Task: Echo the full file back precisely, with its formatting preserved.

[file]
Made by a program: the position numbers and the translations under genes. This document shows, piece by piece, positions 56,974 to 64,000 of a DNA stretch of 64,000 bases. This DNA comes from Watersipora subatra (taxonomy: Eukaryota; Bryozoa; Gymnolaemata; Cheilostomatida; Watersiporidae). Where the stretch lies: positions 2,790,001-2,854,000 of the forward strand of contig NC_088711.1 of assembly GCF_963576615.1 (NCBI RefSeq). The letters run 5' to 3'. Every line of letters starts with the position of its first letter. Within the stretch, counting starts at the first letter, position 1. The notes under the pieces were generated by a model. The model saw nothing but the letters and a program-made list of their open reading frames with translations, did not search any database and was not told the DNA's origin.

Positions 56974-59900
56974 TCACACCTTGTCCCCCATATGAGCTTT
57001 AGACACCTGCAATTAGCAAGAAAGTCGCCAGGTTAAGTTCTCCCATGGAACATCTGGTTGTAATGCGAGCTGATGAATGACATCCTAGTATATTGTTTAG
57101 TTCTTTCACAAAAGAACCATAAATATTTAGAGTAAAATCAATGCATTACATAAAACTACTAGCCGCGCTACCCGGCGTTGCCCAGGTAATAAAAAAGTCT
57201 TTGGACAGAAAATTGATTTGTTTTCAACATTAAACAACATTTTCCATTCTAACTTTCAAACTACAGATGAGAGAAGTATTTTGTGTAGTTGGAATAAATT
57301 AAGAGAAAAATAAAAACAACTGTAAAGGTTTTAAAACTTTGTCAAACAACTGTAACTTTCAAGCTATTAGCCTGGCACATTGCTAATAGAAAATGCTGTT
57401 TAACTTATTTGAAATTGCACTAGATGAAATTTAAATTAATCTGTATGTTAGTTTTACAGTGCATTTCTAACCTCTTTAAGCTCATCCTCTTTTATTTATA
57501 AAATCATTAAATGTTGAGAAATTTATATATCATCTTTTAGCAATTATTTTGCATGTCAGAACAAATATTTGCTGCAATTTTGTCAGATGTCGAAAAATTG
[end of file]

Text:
Made by a program: the position numbers and the translations under genes. This document shows, piece by piece, positions 56,974 to 64,000 of a DNA stretch of 64,000 bases. This DNA comes from Watersipora subatra (taxonomy: Eukaryota; Bryozoa; Gymnolaemata; Cheilostomatida; Watersiporidae). Where the stretch lies: positions 2,790,001-2,854,000 of the forward strand of contig NC_088711.1 of assembly GCF_963576615.1 (NCBI RefSeq). The letters run 5' to 3'. Every line of letters starts with the position of its first letter. Within the stretch, counting starts at the first letter, position 1. The notes under the pieces were generated by a model. The model saw nothing but the letters and a program-made list of their open reading frames with translations, did not search any database and was not told the DNA's origin.

Positions 56974-59900
56974 TCACACCTTGTCCCCCATATGAGCTTT
57001 AGACACCTGCAATTAGCAAGAAAGTCGCCAGGTTAAGTTCTCCCATGGAACATCTGGTTGTAATGCGAGCTGATGAATGACATCCTAGTATATTGTTTAG
57101 TTCTTTCACAAAAGAACCATAAATATTTAGAGTAAAATCAATGCATTACATAAAACTACTAGCCGCGCTACCCGGCGTTGCCCAGGTAATAAAAAAGTCT
57201 TTGGACAGAAAATTGATTTGTTTTCAACATTAAACAACATTTTCCATTCTAACTTTCAAACTACAGATGAGAGAAGTATTTTGTGTAGTTGGAATAAATT
57301 AAGAGAAAAATAAAAACAACTGTAAAGGTTTTAAAACTTTGTCAAACAACTGTAACTTTCAAGCTATTAGCCTGGCACATTGCTAATAGAAAATGCTGTT
57401 TAACTTATTTGAAATTGCACTAGATGAAATTTAAATTAATCTGTATGTTAGTTTTACAGTGCATTTCTAACCTCTTTAAGCTCATCCTCTTTTATTTATA
57501 AAATCATTAAATGTTGAGAAATTTATATATCATCTTTTAGCAATTATTTTGCATGTCAGAACAAATATTTGCTGCAATTTTGTCAGATGTCGAAAAATTG